Article

Chronicles of England and the British Isles

Lister M. Matheson

in Medieval Studies

ISBN: 9780195396584
Published online June 2012 | | DOI: http://dx.doi.org/10.1093/obo/9780195396584-0021
Chronicles of England and the British Isles

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  • Medieval and Renaissance History (500 to 1500)
  • Literary Studies (Early and Medieval)
  • Medieval and Renaissance Philosophy
  • Byzantine and Medieval Art (500 CE to 1400)
  • Anglo-Saxon and Medieval Archaeology

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Chronicles were the major source of historical knowledge and interpretation available to medieval people and form an important and a large part of many national literatures in the Middle Ages. They can be defined as historical narratives, in verse or prose, of a more or less extended period or a significant historical event and distinguished from annals (year-by-year, though sometimes sporadic, prose accounts of events), but in practice these two formats for historical writing often overlapped and merged. Chronicles in England were written in Old English, Latin, Anglo-Norman, and Middle English, in general accordance with the relative cultural and political fortunes of these languages. Frequently, though not invariably, the choice of language depended on the type of chronicle: thus, monastic chronicles were usually written in Latin, “chivalric” chronicles in Anglo-Norman, and civic chronicles in English. Scholarly interest in chronicles remains strong and has expanded beyond their significance for the modern historian to their value as cultural indicators (e.g., in sections that seem “legendary” to a modern mind) and as products of textual culture.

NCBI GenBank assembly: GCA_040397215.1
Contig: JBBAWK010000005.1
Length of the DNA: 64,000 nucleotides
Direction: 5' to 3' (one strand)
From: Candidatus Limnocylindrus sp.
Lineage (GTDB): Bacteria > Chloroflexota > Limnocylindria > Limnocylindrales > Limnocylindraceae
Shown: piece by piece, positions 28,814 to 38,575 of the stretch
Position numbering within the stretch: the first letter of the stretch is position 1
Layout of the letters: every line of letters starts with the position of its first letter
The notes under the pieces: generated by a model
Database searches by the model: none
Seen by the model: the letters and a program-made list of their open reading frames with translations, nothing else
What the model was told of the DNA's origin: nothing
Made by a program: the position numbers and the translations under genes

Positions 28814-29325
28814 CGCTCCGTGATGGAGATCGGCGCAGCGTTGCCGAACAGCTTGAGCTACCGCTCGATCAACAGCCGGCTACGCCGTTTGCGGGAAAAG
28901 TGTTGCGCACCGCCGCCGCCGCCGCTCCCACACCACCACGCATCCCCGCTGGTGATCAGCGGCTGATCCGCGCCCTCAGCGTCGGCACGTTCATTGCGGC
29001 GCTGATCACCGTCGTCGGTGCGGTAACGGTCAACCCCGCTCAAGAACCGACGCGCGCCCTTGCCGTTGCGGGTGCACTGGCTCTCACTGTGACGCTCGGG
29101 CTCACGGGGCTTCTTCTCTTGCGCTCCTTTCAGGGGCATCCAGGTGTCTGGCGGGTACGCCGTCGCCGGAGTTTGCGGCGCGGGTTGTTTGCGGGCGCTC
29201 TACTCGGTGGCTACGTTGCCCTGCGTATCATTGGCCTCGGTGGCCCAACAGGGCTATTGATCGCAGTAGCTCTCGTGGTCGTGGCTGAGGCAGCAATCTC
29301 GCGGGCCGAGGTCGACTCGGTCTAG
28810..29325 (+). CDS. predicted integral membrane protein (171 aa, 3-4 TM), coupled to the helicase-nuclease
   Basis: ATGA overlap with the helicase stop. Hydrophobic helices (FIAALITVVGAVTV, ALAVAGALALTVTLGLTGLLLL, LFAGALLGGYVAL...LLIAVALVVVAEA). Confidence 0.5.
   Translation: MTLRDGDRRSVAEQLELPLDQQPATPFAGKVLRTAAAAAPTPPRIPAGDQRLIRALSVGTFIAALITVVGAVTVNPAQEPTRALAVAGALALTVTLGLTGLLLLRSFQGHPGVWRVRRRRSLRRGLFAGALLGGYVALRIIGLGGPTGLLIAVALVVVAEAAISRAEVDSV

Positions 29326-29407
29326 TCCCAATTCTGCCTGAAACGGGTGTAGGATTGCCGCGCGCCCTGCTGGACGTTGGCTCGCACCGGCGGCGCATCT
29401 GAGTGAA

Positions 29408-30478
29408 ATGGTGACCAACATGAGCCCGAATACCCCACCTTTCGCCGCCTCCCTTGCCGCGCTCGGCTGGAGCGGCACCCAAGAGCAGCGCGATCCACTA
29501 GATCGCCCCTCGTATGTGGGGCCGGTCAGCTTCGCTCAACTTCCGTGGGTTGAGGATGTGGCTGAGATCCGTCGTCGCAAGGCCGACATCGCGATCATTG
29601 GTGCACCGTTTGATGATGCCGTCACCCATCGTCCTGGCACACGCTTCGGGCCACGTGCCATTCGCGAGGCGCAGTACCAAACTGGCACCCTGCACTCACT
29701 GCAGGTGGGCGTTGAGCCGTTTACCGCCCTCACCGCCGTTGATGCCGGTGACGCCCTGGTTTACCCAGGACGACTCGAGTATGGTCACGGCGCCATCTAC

Article.  7011 words. 

Subjects: Medieval and Renaissance History (500 to 1500) ; Literary Studies (Early and Medieval) ; Medieval and Renaissance Philosophy ; Byzantine and Medieval Art (500 CE to 1400) ; Anglo-Saxon and Medieval Archaeology

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